where Appis the signal amplitude, Δ Bppthe siglnal width and Bresthe resonance field; such an expression supposes that the background signal has been subtracted, i.e. that Amoy=0. We thus compute the theoretical Lorentzian ordinates yL corresponding to the same abscissa as that of the spectrum and the same classical EPR parameters App, DeltaBpp and Bres as that of the spectrum; we store them in a list lorentzOrdinates.
We plot the spectrum and its corresponding Lorentzian curve for visual checking.
Now the R10parameter is computed relatively to the theoretical Lorentzian having the same set of classical EPR parameters, so we could compute the error on the former by propagating analytically the errors of the latter, which we now know thanks to the previous application of the Monte Carlo error propagation method. However, we found it easier and somewhat more in line with the computational approach to use a Monte Carlo approach to propagate the errors. We thus need to repeat the R10computation for a series of values of Bres, DeltaBpp and App to which we add a random error compatible with their distributionsg:
Because we modify the classical parameters during the R10 computation, we need to store the values and retrieve them before and after each iteration of the Monte Carlo:
Results and conclusion
We now have extracted the R10parameter together with its distribution and may proceed to use it, for example to determine the age of organic matter inside rock samples. Given the distribution, we may then check if the mean and standard error do indeed properly characterize the parameter, and eventually assign a probability to a range of ages for the rock sample. The code runs in only a few minutes, if we take into account all the Monte Carlo computations. In, we demonstrate that the data processing as reported here can indeed provide us with a reasonable estimate for the age of rock samples older than 1 billion years.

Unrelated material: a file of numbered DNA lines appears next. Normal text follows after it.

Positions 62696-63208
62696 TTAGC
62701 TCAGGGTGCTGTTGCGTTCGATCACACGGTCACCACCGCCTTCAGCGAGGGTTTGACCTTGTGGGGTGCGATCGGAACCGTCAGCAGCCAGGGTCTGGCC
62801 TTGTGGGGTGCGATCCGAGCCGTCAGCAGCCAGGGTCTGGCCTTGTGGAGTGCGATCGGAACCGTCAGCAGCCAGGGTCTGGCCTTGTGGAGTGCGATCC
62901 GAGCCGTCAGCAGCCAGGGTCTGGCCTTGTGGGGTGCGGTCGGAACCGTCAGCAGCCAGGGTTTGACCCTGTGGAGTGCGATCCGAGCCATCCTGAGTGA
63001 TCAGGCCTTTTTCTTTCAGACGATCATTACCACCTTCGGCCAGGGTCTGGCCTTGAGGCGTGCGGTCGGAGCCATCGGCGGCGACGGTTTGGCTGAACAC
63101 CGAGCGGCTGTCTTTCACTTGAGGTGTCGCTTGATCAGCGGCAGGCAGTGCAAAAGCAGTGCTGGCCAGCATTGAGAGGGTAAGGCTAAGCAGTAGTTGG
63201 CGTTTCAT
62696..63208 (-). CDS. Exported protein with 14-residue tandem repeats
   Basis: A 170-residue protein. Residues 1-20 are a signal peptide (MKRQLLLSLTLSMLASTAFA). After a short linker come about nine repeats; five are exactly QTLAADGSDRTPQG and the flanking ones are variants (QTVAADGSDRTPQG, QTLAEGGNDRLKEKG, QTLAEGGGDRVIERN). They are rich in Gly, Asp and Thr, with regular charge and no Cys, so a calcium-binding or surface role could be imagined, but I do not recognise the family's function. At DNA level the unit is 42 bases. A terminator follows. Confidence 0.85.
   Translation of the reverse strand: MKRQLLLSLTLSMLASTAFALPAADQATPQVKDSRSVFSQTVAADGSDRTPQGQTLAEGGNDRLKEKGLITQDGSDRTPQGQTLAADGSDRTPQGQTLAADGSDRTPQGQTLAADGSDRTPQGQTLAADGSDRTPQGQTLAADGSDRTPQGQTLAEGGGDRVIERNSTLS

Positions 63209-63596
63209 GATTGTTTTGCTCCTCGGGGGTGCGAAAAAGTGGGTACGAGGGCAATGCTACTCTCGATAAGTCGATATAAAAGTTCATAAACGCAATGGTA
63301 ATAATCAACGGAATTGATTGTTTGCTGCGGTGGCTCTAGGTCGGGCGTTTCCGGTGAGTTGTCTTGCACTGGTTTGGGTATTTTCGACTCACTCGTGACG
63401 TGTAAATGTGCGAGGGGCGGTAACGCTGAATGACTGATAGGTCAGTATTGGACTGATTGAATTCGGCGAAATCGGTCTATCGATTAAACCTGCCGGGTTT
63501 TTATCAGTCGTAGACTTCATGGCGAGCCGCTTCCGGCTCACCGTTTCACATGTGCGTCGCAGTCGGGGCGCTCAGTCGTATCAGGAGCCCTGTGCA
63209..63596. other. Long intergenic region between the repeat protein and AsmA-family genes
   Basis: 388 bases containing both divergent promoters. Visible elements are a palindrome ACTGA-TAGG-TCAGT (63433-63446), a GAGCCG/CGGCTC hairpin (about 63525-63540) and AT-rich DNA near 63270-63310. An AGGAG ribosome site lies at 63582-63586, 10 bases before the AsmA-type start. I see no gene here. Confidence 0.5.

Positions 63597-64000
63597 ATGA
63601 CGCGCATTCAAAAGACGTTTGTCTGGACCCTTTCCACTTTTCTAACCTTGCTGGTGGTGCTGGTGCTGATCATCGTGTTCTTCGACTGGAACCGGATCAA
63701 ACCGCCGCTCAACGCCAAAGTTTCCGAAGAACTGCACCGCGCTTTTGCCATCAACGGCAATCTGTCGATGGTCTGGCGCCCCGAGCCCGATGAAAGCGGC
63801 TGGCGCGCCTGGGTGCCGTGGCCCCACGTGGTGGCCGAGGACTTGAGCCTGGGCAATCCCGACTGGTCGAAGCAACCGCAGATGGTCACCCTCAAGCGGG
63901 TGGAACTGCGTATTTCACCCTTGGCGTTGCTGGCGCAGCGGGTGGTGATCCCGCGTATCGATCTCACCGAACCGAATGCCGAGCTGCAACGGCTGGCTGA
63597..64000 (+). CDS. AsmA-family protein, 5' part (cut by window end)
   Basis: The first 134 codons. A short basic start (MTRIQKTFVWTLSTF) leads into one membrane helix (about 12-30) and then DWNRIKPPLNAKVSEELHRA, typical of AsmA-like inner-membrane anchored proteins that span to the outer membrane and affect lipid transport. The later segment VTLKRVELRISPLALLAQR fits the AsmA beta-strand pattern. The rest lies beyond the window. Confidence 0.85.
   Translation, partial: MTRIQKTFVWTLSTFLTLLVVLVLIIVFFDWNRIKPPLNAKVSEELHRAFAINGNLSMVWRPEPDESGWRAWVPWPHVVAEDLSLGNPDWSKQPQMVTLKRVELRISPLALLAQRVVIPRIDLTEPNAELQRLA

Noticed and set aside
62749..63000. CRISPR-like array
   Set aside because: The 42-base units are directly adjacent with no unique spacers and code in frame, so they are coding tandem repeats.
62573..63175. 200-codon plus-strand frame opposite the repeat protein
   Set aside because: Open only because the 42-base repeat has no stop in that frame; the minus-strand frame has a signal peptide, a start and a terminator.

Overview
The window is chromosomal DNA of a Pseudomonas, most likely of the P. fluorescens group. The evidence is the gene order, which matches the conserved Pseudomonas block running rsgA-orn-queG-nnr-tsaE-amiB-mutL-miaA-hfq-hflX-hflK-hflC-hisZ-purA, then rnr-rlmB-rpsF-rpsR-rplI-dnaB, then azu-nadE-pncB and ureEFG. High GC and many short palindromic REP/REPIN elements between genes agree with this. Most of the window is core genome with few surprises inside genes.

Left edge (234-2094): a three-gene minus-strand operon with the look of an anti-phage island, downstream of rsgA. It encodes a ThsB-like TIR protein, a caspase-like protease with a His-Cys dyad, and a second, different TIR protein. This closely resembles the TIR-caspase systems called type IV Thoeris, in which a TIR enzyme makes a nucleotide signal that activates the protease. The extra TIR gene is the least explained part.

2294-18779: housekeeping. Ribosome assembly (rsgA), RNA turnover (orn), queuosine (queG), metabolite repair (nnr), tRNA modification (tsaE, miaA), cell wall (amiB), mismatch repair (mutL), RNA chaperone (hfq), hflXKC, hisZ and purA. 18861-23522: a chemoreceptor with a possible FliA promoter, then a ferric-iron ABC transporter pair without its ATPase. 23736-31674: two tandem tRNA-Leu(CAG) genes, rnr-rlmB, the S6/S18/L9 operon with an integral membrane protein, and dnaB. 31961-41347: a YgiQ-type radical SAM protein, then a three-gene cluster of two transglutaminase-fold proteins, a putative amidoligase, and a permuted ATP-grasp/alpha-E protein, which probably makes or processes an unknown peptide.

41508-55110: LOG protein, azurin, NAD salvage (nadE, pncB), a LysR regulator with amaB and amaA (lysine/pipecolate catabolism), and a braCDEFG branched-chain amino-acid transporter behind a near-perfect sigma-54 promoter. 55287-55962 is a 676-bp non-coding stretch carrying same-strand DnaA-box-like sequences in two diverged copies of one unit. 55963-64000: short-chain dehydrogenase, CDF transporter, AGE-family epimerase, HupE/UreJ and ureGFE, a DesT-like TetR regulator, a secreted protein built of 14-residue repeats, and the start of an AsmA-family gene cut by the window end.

The complete code
aAnyway, tools exist to go faster when needed, as Cython inside Sage that allows easy variable typing.
bOr maybe the explanation and its code… literate programming is really a whole new approach to writing, thinking and coding.
cThis means that the outputs of some code need not be pasted inside the paper, but can be computed on the fly as needed.
dThe url is http://hpu4science.org.
eThis sample is part of the study where the R10parameter was proposed as a datation method.
fThis corresponds to a normal distribution arising from a Poisson distribution, and is the common practice in EPR because of the underlying counting process when measuring the absorption giving the spectrum. We can indeed check it is so by studying the noise on the flat tails of EPR spectra.
gUsing the Monte Carlo approach would also allow us to draw the values for the classical parameters according to their computed distribution.
All the people who contributed substantially to the work are co-authors.
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〈P l o t h i s t o g r a m s o f t h e c l a s s i c a l E P R p a r a m e t e r s 9a〉
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〈P l o t s p e c t r u m a n d L o r e n t z i a n 10g〉
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〈R e t r i e v e o r i g i n a l c l a s s i c a l E P R p a r a m e t e r s 11c〉